The tool that goes everywhere with me is the Innovations Microflate Nano. It’s a simple chuck that fits on top of a threaded CO2 cartridge.
Purty, ain't it?
You screw it all the way on the cartridge, slip the nozzle over the tube’s valve, and then slightly unscrew the cartridge, releasing a gush of sweet, sweet, CO2 into the tube.
This thing has never failed me. I usually stick to the 16 gram cartridges - you can get 12 or 16, 16 gives you about 110 PSI in a 700x23 tire. I use it all the time for shorter MTB rides, for normal commuting and training rides close to home.
The upsides are that it's cheap and simple, probably impossible to break in normal use. It's tiny, leaving room in my tailpack for the other essentials that wouldn’t fit if I used one of the larger CO2 apparatti – a large Spin Doctor multitool with chain tool (more essential than you'd think); a Problem Solvers valve extender (lets you use a buddy’s 30mm stem tube in your Deep Vees) and a Surly Jethro Tool (for track nuts on the fixed gear, or to open beers).
The downsides are that threaded CO2 cartridges cost more, it takes two cartridges to fill up an MTB tire, and the cartridge will freeze to your hand during discharge if you aren’t careful – keep your glove on when inflating the tire, okay?
The other inflation tool that usually stays on my roadbike, or goes into the Camelback if I’m doing a really long MTB ride, is the Hurricane HPV Dual Mini Pump, sold by Performance and fine online retailers near you, providing you live in Seattle.
It's the backup system for long road rides, and on those multi-flat days when a tube and two CO2 cartridges just isn't enough. It looks really small but actually has a two or three-stage telescoping pump – you pull on the handle and increasingly small tubes keep coming out of the thing like snakes coming out of a snake circus clown car, until the plunger portion of the pump is nearly as long as an old school frame pump. You clip it onto the valve in the normal manner, put the tire on your lap, then start hammering away on the thing like Ron Jeremy at an audition. The telescoping pump allows you to get two or three times the amount of air that a shorter single stage mini pump would give you. This cuts your pumping time in half over the regular mini pump. I can get around a hundred PSI in a 700x23 tire in about 25-30 strokes, and I've filled a 29'er mountain bike tire with this without passing out or needing to take a nap mid-fill. A seven flat day taught me that a good pump is a real necessity. This is one I trust.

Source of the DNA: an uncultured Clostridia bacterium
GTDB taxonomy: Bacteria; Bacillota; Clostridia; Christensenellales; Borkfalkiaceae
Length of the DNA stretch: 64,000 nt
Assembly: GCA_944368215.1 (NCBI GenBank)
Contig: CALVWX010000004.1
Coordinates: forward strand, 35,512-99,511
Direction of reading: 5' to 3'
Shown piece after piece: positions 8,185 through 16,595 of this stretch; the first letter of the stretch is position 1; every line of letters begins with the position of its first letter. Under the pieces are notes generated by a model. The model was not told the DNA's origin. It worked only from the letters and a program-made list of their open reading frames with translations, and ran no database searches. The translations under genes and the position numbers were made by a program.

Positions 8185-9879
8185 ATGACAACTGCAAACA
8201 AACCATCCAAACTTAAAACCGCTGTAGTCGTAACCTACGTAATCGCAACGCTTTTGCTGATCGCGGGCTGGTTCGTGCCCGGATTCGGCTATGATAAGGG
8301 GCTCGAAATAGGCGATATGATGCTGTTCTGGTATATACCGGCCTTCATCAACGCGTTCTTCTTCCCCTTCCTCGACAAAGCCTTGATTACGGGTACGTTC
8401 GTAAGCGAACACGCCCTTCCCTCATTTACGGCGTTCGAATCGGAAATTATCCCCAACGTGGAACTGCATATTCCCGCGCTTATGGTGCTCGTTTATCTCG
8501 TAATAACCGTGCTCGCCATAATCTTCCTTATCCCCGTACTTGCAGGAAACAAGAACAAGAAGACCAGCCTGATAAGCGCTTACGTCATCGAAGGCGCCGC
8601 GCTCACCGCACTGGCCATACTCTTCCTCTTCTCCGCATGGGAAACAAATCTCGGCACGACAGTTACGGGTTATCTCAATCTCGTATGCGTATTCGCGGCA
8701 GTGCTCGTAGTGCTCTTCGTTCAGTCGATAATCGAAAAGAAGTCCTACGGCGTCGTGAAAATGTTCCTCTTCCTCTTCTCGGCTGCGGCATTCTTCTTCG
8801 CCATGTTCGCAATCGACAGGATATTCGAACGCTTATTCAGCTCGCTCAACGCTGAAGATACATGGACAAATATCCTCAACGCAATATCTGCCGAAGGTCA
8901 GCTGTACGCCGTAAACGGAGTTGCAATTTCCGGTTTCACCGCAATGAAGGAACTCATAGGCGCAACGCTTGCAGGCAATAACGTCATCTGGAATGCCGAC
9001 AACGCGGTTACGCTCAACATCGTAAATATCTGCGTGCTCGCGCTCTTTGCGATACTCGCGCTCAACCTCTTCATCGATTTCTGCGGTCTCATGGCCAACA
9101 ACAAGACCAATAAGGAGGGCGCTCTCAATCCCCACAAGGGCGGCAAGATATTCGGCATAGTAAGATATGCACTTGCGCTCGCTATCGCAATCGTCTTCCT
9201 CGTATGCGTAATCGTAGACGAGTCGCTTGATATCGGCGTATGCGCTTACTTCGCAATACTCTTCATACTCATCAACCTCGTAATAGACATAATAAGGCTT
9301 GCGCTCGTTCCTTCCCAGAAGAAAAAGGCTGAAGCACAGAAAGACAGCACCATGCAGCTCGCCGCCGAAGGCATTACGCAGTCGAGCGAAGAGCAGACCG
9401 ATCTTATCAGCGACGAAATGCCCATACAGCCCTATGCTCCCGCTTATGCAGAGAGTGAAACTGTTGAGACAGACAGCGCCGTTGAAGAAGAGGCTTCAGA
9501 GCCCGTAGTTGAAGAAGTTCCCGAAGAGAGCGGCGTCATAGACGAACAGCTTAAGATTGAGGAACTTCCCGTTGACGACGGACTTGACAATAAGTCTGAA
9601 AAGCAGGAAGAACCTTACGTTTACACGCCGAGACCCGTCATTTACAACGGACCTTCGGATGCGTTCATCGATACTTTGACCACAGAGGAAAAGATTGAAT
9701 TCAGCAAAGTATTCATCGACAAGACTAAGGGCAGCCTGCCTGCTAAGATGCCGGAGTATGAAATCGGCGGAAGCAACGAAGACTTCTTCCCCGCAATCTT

It's *much* better than any other mini-pump I’ve ever used.
The other upsides are that this pump is reliable, it's outlasted Bell, Serfas, Blackburn, and other Performance mini pumps I've tried - they all sucked while this one totally blows. It only costs about $12 and it comes with a nice plastic mounting bracket that attaches on the braze-ons. You just slip them on under your water bottle mount and attach the water bottle holders normally. -
The downside is your trendy but dumb friends may make fun of you for proudly sporting the Performance logo on your Fondriest or Calfee. But hey, nobody said "the best" would be the most expensive or the most glamorous. Maybe you can sticker it up with some Colnago decals off E-bay, if that makes you feel better about it.
The two other key elements you really need to have on hand and know how to use are tire irons and a patch kit. An extra tube is nice but on a multiple flat day, you don't want to get caught out. I prefer the old school style (patch + sandpaper + glue) because they seem to hold up better over the course of a season being ignored in my tailpack, while the Skabs and other one piece patches tend to have trouble adhering to the tube once they've been drenched in a soaking rainstorm. Just a reminder - you sand the hole until the surrounding rubber is roughed up, apply the glue, *let the glue mostly dry for a few minutes* then apply the patch. You might also want to consider making a steel core Serfas tire lever the one you carry in your tailpack, particularly in the winter. The regular plastic levers are a bit fragile in serious cold, and the last place you want to be is 5 miles from home, in the cold, sweaty as hell, on a bike with a very tight tire, that you can't seem to get off. The best pump or CO2 cartridge in the world won't do you a damn bit of good then. Y'know how some experiences make a strong impression on you? That one will.
Take my word on it.